The majority of people have probably heard about how low mortgage interest rates have been the past couple of years. Over the past decade interest rates on a 30-year fixed mortgage have dropped about 3%. It doesn’t sound like much until you look at just how much it affects your buying power and monthly payment. Take a look at the chart below.
As you can see, a buyer who purchased a home in 2006 for around $170,000 is actually paying almost $170 more a month than a buyer who purchased a home this year for $30,000 more!
Whether you are a first-time home buyer, or looking to move up to a larger, more expensive home, consider doing it now. According to CoreLogic, “prices are projected to appreciate by 5.2% over the next year” and interest rates are projected to increase moderately over the next 12 months. If you are moving to a higher-priced home, it will wind up costing you more in raw dollars (both in down payment and mortgage payment) if you wait. Even a small rate increase of 1.5 percent decreases your buying power by nearly 20 percent for the same monthly payment.
We can finally see the light at the end of the tunnel… or should we say bridge? After months and months of construction and changing traffic patterns, the Ohio River Bridges Project is on track to be completed by the end of the year. According to the official Ohio River Bridges website, the purpose of the project is to “to increase cross-river mobility by improving safety, alleviating traffic congestion and connecting highways,” which we all should agree will help stimulate the economy on both sides of the Ohio. Of course, every project requires money and as the construction comes to an end, the new tolling system will begin.
Semonin Realtors recently welcomed guest speaker, Mindy Peterson of RiverLink, to outline the tolling rates and options. RiverLink, the tolling system that will be used on the Brides Project is all-electronic, meaning there will be “no toll booths, no coin machines, no lines, and no stopping”. Tolling will take place on the Abraham Lincoln Bridge, the Kennedy Bridge and the new East End Bridge where sensors and video cameras will be installed.
Toll rates vary by vehicle classification, and drivers can choose between three payment methods.
1. Transponders (Toll fee: $2 for a passenger vehicle)
A transponder is a device that can be place inside your car and communicate with the tolling sensors. So every time you cross a toll bridge, your payment is automatically deducted from your RiverLink account. Drivers can either choose a $15 portable transponder that can be used in multiple cars and used in 16 other states in our region, or they can choose the free transponder sticker that can only be used in one car and only on the three Ohio River toll bridges.
2. Registered License Plate (Toll fee: $3 for a passenger vehicle)
Drivers not using a transponder can register their license plate with the system and set up a prepaid account. Your license plate will be identified by cameras as you cross a toll bridge and withdraw the money from your account. Accounts can be created with a minimum balance of $20 and RiverLink can automatically replenish the account using your credit card, debit card, or checking account when the balance is low.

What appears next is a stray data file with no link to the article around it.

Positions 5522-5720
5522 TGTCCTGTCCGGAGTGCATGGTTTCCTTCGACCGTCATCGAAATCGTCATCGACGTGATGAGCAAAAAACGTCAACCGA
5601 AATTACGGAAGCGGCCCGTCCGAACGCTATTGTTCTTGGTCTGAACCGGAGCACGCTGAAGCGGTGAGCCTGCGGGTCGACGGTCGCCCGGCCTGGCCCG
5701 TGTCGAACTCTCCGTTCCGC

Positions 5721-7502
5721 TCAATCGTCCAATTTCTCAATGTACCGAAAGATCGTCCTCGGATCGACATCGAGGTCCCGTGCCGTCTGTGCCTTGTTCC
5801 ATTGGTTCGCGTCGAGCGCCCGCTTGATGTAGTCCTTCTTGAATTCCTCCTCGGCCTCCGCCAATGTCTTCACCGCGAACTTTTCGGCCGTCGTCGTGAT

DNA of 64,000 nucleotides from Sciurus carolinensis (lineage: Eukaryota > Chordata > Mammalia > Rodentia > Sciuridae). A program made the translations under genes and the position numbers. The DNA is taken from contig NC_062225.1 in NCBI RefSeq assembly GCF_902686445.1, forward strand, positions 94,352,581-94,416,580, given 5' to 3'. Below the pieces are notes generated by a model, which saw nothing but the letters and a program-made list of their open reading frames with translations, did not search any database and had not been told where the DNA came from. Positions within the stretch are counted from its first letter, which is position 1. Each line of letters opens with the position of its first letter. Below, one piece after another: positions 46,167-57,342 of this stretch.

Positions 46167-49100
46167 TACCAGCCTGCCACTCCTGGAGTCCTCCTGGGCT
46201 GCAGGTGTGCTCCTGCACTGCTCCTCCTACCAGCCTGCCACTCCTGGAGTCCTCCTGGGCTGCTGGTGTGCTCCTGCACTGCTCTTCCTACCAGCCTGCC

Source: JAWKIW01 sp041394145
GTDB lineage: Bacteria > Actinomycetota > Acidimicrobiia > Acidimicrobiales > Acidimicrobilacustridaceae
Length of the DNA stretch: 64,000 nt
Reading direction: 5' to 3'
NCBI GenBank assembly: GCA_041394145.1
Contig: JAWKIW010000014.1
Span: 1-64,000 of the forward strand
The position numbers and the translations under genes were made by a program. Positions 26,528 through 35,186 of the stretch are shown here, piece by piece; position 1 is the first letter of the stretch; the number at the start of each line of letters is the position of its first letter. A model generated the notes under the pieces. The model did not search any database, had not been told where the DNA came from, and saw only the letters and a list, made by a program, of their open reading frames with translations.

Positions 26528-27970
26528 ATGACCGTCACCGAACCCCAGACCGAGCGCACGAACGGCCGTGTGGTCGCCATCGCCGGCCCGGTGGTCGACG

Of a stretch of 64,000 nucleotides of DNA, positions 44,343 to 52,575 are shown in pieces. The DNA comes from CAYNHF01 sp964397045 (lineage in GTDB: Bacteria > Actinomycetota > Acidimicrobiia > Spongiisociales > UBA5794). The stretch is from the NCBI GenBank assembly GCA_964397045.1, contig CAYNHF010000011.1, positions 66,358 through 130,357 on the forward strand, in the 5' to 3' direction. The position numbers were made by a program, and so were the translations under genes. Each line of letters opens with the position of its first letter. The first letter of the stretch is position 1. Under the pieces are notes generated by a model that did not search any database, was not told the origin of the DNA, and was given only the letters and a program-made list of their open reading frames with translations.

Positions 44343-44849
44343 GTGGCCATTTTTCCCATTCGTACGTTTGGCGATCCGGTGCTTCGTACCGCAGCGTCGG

3. Unregistered License Plate (Toll free: $4 for a passenger vehicle)
For those who do not set up any sort of account will not receive any sort of discount. Each time their car crosses a toll bridge, cameras will photograph the license plate and a bill will be mailed to the registered owner of the vehicle.
These tolls are scheduled to begin by the end of this year! To use the more convenient and lowest cost options, open your RiverLink account today!
The landscape of residential housing changed in the fall of 2008. The financial crisis which occurred during this time was finally being felt in the middle of the country, not just on the east and west coast states. Tax credits in 2009 and 2010 were a national attempt to correct the bursting housing bubble. Inventory remained high through the middle of 2011, then inventory was reduced drastically in the latter half of 2011 and on into 2012.
Months of inventory approached more normal levels in the summer of 2012 and then felt the effects of seasonality where months of inventory is lower in spring and summer and higher during the fall and winter. In the spring of 2015 the local market entered a full blown “seller’s market” which is less than 5.5 months of inventory.
The graph below shows a recap of the housing inventory over the last decade. During the spring/summer season of each year we normally see a rise in inventory and a fall during the fall/winter months. This is what creates the mountains and valleys you see in the graph below. However, notice that there is no significant bump in the year 2016. The inventory of residential homes for sale have remained at extremely low levels throughout the entire year, and the months of inventory has reached lows not seen in decades.